Staff have since also uncovered a tent, five tree stands, provisions, camouflage netting, two 45-pound weights with chains and two bow and quiver sets with missing arrows, among other things. 

An overhead view of the equipment that has been collected. (Credit: Brianne Ledda)

“It’s premeditated. It’s comprehensive. And it is a long term commitment to this location,” Mr. Talty said, adding that the equipment seemed geared toward stealth.

In an interview Monday, Southold Town police chief Martin Flatley said the department was initially called by security guards employed on Robins Island who found two people trespassing on the island and suspected they were poaching deer. 

“They had equipment,” Chief Flatley said. “A lot of pretty sophisticated hunting equipment, cameras and other gear.”

Southold Bay Constables responded alongside a DEC officer also on duty. The DEC issued tickets to both men for trespassing and not possessing a hunting license or tags. The pair are due in Southold Town Justice Court on Dec. 1.

One of the men told police that a security guard had threatened them. A police report filed last Wednesday notes the pair provided police with written statements claiming they were approached by a man, later identified as Troy Muller of Cutchogue, who became irate and stated “I’m going to kill you” and “I’m going to bury you on this island and no one will find you,” before firing a shotgun into the air.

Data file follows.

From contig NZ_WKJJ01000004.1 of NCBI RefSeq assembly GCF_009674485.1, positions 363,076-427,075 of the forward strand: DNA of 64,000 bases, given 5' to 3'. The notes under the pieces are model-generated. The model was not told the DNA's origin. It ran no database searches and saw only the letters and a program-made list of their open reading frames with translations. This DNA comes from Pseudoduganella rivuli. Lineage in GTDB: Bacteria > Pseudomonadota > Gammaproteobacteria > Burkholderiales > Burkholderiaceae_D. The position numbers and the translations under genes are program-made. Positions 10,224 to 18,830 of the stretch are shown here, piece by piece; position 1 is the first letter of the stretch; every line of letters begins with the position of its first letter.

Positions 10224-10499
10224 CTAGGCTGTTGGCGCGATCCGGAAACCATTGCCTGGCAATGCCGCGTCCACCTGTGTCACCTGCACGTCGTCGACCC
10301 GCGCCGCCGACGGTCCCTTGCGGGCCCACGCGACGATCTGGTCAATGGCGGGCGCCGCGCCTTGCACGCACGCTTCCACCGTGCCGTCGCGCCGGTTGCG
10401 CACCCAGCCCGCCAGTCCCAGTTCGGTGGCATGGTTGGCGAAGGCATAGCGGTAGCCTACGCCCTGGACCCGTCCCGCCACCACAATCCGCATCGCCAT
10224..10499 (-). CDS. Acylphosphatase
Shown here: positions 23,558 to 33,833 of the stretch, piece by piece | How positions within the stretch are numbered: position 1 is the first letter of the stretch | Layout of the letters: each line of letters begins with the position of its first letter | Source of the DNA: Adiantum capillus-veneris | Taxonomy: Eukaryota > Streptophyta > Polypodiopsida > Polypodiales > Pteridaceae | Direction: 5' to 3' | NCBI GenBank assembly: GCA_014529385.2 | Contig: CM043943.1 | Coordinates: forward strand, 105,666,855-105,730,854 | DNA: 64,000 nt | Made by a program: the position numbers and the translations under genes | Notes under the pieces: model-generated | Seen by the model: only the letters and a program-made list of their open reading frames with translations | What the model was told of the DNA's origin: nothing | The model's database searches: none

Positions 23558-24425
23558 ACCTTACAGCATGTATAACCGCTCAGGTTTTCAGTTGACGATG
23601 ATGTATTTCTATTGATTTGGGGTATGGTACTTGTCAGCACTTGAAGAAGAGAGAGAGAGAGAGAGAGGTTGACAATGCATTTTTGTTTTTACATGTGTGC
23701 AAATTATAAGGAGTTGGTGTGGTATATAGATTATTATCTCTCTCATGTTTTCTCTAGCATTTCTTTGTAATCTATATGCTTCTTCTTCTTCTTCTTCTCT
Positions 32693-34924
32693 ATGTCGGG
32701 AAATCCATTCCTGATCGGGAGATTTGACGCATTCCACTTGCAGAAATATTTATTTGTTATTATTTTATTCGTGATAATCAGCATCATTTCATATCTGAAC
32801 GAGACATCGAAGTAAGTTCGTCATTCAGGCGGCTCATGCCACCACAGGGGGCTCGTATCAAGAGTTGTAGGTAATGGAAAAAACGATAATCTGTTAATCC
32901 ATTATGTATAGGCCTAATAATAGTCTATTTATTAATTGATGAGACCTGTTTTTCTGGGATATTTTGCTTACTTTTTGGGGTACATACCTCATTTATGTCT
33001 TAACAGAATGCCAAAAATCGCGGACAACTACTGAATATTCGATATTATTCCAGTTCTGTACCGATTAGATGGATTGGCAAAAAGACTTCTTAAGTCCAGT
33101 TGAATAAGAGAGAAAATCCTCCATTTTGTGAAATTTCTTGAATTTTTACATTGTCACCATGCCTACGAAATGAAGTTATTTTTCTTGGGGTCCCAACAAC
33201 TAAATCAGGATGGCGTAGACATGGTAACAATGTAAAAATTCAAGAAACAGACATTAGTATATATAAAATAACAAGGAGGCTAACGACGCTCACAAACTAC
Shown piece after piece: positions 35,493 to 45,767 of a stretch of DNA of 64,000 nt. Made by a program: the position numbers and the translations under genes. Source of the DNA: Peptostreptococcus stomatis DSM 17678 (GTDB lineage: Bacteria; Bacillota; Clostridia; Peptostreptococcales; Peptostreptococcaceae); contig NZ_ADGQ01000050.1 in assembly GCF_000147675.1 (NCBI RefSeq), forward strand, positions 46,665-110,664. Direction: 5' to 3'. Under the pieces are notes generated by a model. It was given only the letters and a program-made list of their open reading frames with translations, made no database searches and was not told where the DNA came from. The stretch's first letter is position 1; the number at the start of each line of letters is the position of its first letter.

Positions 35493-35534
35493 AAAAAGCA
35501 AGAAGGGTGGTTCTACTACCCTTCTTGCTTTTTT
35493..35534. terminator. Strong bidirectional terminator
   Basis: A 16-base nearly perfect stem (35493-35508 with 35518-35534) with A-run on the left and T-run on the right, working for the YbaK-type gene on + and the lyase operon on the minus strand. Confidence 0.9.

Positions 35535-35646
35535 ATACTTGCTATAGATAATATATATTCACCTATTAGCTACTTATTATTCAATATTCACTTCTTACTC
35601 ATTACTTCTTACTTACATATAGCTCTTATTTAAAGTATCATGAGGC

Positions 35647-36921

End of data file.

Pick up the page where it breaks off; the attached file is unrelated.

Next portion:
“From the best we can tell, when security confronted them, one security guard fired off a shotgun that he had with them in the air. We’re investigating whether it was meant to threaten the two people or if it was a warning shot that was sent off. We’re reviewing it with the District Attorney’s office right now,” Chief Flatley said. 

No charges have been filed yet against the employee. “That hasn’t been determined yet,” Chief Flatley said. 

Daniel Rodgers, a lawyer representing Mr. Bacon, said the employee “went above and beyond the call of duty and took extraordinary risk.” He didn’t do anything wrong and was in a “frightening situation,” he added.

“He was just an employee doing his job, and that’s protecting the animals on this property. These guys are not here to go after armed intruders and people with sophisticated equipment,” he said. “If this does result in charges against the employee of the island, we intend to vigorously defend that case, and he will be fully exonerated.”

The 434-acre island is within the jurisdiction of the Southold Town police department. Signs are posted warning outsiders that it’s off-limits.

“Every once in a while, somebody will trespass on the island, mostly during summer months when people are boating more and landing on the island. But everyone pretty much knows that it’s a private island,” Chief Flatley said. 

Robins Island is working with the district attorney’s office. Staff on the island plan to continue searching for cameras and other equipment.

Mr. Bacon purchased Robins Island in bankruptcy court in 1993 for $11 million, according to a New York Post article published about the island in July.